The vouchers program (better known as Section 8) is now under tremendous strain, even as the pandemic compounds the housing crunch for low-income renters. HUD and other federal agencies are taking steps to provide relief to renters and homeowners, but other tools at the federal government’s disposal, including the Disaster Housing Assistance Program, are still pending a major disaster declaration from the White House and coordination with the Federal Emergency Management Agency.

CityLab spoke with Castro about what to do to make sure that the most vulnerable families are able to keep their homes as the U.S. tries to weather the pandemic by sheltering in place.

As you’ve seen in Texas and around the country, the pandemic has had an incredible, devastating impact on the service industry and other sectors. This is making people very fearful about how they’re going to survive, and how they’re going to pay the rent. How do you see this pandemic response shaping a housing dynamic that was already an affordability crisis?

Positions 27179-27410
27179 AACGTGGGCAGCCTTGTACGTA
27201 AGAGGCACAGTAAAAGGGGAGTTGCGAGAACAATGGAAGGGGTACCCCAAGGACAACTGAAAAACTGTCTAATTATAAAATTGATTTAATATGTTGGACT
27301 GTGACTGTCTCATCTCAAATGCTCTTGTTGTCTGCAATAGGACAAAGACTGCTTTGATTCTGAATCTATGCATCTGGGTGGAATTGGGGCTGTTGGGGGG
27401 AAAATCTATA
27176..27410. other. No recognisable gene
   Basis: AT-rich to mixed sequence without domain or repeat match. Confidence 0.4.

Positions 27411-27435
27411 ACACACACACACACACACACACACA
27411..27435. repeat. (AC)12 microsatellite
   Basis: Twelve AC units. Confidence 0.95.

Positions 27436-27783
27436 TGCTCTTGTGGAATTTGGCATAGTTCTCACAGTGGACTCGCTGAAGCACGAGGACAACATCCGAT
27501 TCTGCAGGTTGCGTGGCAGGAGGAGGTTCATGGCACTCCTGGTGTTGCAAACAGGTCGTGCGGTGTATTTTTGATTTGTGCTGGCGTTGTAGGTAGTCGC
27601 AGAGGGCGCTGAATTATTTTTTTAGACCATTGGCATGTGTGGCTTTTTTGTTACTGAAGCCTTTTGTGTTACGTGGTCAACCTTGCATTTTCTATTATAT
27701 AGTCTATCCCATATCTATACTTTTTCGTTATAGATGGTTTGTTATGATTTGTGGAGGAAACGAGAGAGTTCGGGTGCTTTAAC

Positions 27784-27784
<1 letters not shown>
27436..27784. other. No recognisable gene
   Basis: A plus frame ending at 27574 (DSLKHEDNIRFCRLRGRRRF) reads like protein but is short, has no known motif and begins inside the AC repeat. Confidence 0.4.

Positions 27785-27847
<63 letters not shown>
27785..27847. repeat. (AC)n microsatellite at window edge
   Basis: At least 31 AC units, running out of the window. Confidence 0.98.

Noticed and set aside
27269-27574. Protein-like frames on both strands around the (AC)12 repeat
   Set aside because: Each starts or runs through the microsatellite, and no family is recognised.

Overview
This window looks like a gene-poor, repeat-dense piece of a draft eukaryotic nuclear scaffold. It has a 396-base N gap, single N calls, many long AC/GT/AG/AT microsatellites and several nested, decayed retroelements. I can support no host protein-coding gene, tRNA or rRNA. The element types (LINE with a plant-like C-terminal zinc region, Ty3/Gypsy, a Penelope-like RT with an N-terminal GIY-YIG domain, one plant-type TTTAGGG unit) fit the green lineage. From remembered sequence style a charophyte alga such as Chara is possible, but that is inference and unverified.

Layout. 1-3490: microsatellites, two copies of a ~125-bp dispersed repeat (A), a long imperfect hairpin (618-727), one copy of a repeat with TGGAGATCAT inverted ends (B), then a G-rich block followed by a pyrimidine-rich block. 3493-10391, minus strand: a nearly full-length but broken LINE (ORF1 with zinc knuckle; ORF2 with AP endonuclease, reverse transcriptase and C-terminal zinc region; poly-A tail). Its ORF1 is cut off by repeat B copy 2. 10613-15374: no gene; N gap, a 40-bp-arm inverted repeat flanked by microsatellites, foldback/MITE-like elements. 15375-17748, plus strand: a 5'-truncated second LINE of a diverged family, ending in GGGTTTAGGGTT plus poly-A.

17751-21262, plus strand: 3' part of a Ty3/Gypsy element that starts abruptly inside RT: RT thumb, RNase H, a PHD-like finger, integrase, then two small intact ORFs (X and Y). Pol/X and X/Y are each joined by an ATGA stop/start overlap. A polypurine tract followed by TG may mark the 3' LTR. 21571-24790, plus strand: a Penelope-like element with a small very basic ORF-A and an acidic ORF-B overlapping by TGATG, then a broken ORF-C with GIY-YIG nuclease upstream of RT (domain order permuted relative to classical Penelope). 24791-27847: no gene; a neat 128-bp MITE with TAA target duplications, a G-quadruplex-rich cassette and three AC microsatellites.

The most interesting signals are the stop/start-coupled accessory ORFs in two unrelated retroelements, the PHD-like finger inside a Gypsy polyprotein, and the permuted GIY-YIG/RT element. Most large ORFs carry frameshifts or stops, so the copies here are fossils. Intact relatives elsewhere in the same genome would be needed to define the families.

What’s been revealed here in a very poignant and powerful way are the gaps that exist for so many Americans out there. How close so many people are to falling into poverty, and for those who are in poverty, how vulnerable they are to a shift in their circumstances like this. One of the things we proposed was to make the Housing Choice Voucher program an entitlement program. We also called for, and I know [New Jersey Senator Cory Booker] and [California Senator Kamala Harris] called for, a refundable renters’ tax credit as well. That could be distributed on a monthly basis for renters, so that it could help them as the rents go up in communities across the country — or in situations like this, where you have unforeseen circumstances that are stressful for the tenant and the landlord.